18. Stratigraphy and dissolution of the Rustler Formation

    International Nuclear Information System (INIS)

    Bachman, G.O.

    1985-01-01

    The Rustler Formation is the uppermost evaporite-bearing unit in the Permian Ochoan series in southeastern New Mexico. It rests on the Salado Formation which includes the salt beds where the mined facility for the Waste Isolation Pilot Plant (WIPP) is being constructed. An understanding of the physical stratigraphy of the Rustler Formation is pertinent to studies of the WIPP site because some portions of the Rustler are water-bearing and may provide paths for circulating waters to come into contact with, and dissolve, evaporites within the Ochoan sequence. Knowledge of the processes, magnitude, and history of evaporite dissolution in the vicinity of the WIPP site is important to an evaluation of the integrity of the site. 2 refs., 2 figs

  19. Process Experimental Pilot Plant

    International Nuclear Information System (INIS)

    Henze, H.

    1986-01-01

    The Process Experimental Pilot Plant (PREPP) at the Idaho National Engineering Laboratory (INEL) was built to convert transuranic contaminated solid waste into a form acceptable for disposal at the Waste Isolation Pilot Plant (WIPP), located near Carlsbad, New Mexico. There are about 2.0 million cubic ft of transuranic waste stored at the Transuranic Storage Area of the INEL's Radioactive Waste Management Complex (RWMC). The Stored Waste Examination Pilot Plant (SWEPP) located at the RWMC will examine this stored transuranic waste to determine if the waste is acceptable for direct shipment to and storage at WIPP, or if it requires shipment to PREPP for processing before shipment to WIPP. The PREPP process shreds the waste, incinerates the shredded waste, and cements (grouts) the shredded incinerated waste in new 55-gal drums. Unshreddable items are repackaged and returned to SWEPP. The process off-gas is cleaned prior to its discharge to the atmosphere, and complies with the effluent standards of the State of Idaho, EPA, and DOE. Waste liquid generated is used in the grouting operation

  20. Fluid injection for salt water disposal and enhanced oil recovery as a potential problem for the WIPP: Proceedings of a June 1995 workshop and analysis

    International Nuclear Information System (INIS)

    Silva, M.K.

    1996-08-01

    The Waste Isolation Pilot Plant (WIPP) is a facility of the U.S. Department of Energy (DOE), designed and constructed for the permanent disposal of transuranic (TRU) defense waste. The repository is sited in the New Mexico portion of the Delaware Basin, at a depth of 655 meters, in the salt beds of the Salado Formation. The WIPP is surrounded by reserves and production of potash, crude oil and natural gas. In selecting a repository site, concerns about extensive oil field development eliminated the Mescalero Plains site in Chaves County and concerns about future waterflooding in nearby oil fields helped eliminate the Alternate II site in Lea County. Ultimately, the Los Medanos site in Eddy County was selected, relying in part on the conclusion that there were no oil reserves at the site. For oil field operations, the problem of water migrating from the injection zone, through other formations such as the Salado, and onto adjacent property has long been recognized. In 1980, the DOE intended to prohibit secondary recovery by waterflooding in one mile buffer surrounding the WIPP Site. However, the DOE relinquished the right to restrict waterflooding based on a natural resources report which maintained that there was a minimal amount of crude oil likely to exist at the WIPP site, hence waterflooding adjacent to the WIPP would be unlikely. This document presents the workshop presentations and analyses for the fluid injection for salt water disposal and enhanced oil recovery utilizing fluid injection and their potential effects on the WIPP facility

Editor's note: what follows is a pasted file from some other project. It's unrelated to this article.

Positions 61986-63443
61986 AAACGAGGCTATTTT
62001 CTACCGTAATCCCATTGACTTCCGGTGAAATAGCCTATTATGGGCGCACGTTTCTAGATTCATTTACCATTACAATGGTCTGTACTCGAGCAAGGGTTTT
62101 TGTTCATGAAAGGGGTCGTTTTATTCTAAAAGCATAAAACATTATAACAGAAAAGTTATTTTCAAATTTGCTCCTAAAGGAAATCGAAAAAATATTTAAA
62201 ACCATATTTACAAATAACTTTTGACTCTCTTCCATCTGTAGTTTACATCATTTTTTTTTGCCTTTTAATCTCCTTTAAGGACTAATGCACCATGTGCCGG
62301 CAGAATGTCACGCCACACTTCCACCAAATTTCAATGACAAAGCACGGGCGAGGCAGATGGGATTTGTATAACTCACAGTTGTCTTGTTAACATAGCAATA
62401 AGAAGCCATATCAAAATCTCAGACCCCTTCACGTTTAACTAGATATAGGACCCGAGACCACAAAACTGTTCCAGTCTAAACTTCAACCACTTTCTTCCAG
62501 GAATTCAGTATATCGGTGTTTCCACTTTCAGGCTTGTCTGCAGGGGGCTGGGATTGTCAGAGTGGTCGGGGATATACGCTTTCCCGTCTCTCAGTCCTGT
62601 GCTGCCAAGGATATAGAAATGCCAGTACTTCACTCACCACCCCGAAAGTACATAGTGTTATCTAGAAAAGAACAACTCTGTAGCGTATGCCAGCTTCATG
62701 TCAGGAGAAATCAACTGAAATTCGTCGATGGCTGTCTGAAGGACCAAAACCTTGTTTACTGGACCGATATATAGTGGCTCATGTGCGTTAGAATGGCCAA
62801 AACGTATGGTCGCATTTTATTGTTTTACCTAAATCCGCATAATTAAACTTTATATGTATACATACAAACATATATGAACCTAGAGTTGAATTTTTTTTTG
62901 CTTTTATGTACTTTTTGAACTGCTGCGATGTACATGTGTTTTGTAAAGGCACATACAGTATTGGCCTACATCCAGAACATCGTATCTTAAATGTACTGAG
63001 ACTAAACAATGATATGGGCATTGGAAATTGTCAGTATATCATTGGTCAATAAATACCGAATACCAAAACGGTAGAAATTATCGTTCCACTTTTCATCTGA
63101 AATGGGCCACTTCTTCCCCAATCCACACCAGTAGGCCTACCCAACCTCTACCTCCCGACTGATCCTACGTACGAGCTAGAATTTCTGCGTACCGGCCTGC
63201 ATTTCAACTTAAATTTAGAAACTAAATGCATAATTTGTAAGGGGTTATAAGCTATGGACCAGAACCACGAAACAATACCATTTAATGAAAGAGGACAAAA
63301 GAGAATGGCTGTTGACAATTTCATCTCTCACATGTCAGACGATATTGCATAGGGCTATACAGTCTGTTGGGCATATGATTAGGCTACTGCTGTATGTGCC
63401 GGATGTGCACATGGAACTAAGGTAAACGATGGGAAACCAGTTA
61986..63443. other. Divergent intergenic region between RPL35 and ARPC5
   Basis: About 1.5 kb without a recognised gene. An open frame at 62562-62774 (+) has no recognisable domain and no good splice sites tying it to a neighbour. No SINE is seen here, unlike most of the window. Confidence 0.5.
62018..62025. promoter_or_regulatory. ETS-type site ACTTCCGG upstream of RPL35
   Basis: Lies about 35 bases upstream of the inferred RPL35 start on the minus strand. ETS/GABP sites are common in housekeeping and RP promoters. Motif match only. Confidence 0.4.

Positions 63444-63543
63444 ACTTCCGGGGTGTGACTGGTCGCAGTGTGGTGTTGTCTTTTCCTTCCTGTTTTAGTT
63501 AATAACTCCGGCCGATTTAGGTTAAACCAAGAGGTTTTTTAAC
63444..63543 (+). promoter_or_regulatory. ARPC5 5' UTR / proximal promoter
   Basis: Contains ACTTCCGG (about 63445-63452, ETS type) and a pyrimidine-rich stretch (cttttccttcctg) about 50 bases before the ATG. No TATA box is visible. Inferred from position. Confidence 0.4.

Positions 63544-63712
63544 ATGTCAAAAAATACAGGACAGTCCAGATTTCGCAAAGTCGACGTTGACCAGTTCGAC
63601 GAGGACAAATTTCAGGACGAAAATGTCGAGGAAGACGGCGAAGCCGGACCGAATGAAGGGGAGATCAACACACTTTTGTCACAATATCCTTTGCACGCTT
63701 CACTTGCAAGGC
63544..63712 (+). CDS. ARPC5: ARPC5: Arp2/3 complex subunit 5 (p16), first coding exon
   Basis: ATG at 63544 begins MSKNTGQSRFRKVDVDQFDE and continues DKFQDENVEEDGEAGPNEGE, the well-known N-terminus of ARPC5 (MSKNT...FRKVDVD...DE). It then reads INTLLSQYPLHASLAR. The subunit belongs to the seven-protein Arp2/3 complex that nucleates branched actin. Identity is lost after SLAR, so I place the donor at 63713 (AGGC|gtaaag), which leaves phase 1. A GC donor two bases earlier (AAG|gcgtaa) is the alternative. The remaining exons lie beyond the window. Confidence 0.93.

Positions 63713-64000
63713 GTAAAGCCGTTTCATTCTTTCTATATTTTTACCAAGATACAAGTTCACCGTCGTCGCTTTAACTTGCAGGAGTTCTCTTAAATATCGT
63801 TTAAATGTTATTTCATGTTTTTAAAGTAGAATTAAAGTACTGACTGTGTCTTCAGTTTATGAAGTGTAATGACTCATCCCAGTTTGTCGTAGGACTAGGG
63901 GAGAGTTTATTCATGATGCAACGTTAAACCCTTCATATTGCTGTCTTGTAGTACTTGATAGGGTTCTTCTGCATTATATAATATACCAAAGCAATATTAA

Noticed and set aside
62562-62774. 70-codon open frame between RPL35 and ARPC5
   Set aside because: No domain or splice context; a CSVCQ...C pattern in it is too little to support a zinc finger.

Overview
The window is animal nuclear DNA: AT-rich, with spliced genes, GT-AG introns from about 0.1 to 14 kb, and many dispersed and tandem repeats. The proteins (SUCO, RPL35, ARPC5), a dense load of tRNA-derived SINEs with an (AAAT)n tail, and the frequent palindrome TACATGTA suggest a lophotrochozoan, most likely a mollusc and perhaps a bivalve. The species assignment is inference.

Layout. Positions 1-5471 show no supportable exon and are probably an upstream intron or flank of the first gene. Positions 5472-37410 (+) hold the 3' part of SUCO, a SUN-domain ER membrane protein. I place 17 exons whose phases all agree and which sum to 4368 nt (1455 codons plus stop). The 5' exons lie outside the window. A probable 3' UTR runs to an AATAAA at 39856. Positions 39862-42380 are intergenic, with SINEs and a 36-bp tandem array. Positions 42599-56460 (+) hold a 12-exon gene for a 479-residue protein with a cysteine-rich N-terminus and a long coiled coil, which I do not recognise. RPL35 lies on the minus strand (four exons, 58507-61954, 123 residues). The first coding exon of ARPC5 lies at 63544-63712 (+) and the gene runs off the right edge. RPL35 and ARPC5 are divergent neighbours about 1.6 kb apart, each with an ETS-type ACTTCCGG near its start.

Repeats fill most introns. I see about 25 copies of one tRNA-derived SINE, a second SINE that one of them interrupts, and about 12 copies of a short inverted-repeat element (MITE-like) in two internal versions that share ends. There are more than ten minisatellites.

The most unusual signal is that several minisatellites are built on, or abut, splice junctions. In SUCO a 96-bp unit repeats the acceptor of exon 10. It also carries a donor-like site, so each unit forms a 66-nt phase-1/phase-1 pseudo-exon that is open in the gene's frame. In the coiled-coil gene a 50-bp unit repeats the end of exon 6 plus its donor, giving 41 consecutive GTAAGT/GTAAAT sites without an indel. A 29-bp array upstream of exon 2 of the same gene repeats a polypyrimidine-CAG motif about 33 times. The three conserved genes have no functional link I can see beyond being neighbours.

1. The WIPP decision plan: Charting the course for openness in the decision making process

    International Nuclear Information System (INIS)

    Hagers, J.

    1992-01-01